If anyone’s written off Peter Doherty, it’s not his fans. The atmosphere in the packed O2 Academy even before Doherty came on stage was electric. He emerged to rapturous cheers, ending the shouts of ‘We want Pete’ which had commenced a quarter of an hour before he was even due to appear. He’d teased the crowd by appearing at the stage door, topless with his trademark trilby perched on his head, to watch the first support act, who must have been bemused at the sudden roars. It was a relief to know that he was in the house, notorious as he is for non-appearances and showing up hours late for gigs, but this was the first sign that Peter Doherty means business.
Many artists would have found it hard to sustain an hour and a half of acoustic set, alone on stage, but not the confident Doherty, who had the crowd hanging off his every chord. With his only solo album to date, Grace/Wastelands, released in 2009, this gig formed more of a showcase of Doherty’s lifetime work – alongside his solo tunes the set was largely made up of old Babyshambles songs and Libertines classics, including amongst other hits a powerful ‘Don’t Look Back Into The Sun’, ‘Can’t Stand Me Now’ and ‘Music When The Lights Go Out’. A rendition of ‘What Katie Did’ was initiated by the crowd, who chanted the chorus while Doherty relaxed before finally joining in. He blended snippets of songs into each other, with plenty of instrumental jamming, eyes closed with a peaceful smile.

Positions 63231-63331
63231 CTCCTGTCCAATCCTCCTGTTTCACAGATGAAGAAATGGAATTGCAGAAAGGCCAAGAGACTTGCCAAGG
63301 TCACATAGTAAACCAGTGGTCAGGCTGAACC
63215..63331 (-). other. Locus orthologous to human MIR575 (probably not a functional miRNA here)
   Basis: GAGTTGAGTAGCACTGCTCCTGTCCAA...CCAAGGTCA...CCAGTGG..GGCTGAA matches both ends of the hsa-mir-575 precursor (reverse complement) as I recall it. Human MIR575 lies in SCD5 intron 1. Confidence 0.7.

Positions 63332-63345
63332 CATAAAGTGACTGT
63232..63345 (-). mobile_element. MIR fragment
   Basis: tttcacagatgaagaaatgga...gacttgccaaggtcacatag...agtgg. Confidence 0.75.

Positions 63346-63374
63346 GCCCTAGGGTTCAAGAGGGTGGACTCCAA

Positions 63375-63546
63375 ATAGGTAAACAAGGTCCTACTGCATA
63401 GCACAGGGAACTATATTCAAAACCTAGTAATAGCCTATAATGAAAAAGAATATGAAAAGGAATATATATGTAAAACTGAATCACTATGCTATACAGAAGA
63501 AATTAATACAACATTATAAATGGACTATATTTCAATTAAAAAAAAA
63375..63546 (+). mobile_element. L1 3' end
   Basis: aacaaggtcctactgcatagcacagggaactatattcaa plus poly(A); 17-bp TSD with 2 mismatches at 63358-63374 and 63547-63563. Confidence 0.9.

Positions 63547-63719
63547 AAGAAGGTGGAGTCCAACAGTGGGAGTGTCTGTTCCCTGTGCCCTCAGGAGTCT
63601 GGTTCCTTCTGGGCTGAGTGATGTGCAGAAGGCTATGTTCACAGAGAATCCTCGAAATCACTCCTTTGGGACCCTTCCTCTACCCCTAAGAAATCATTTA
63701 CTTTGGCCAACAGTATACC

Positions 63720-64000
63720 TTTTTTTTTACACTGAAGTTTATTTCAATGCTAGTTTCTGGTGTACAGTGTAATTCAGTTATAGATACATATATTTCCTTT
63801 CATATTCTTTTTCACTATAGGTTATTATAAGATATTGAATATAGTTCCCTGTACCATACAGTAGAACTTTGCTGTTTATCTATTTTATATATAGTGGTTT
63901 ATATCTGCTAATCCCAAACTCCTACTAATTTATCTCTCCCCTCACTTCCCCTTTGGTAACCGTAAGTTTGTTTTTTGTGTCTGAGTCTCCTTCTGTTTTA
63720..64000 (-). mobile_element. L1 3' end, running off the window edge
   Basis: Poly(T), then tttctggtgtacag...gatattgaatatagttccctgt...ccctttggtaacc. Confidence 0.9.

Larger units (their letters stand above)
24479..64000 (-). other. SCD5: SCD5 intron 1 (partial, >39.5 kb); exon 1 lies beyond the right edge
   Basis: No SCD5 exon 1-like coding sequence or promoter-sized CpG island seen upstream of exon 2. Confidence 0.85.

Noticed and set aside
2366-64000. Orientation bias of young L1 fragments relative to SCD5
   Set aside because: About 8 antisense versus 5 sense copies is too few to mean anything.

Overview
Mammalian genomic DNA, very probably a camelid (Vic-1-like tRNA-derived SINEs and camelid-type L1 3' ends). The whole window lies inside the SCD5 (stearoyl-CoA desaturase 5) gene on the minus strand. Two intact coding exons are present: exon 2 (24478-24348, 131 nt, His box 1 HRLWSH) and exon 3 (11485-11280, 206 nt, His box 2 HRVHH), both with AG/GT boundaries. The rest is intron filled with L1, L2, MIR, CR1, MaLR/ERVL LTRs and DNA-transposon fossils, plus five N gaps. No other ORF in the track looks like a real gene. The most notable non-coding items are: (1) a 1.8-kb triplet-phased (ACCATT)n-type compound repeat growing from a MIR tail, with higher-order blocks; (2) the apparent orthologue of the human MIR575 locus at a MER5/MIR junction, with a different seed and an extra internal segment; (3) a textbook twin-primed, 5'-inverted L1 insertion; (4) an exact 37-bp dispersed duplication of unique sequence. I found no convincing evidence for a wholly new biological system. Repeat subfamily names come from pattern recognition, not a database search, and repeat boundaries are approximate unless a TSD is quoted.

He was joined on stage rather incongruously by a pair of flamboyant ballerinas, turning the show into a visual as well as musical spectacle. He milked the crowd unabashedly, posing while one of the ballerinas fanned him with her paper fan, and disappeared for ten full minutes towards the end of the set.
Upon his return he was joined by the harmonica player from the support band, and together they managed to turn ‘Albion’ into a rendition of ‘Twist and Shout’. He disappeared once more, making the most of the crowd’s adulation, before returning and finally finishing with an epic ‘Fuck Forever’. Doherty knows how to give a crowd a good time, and if the flawed genius is focused now on indulging his genius rather than his flaws, then the future looks bright.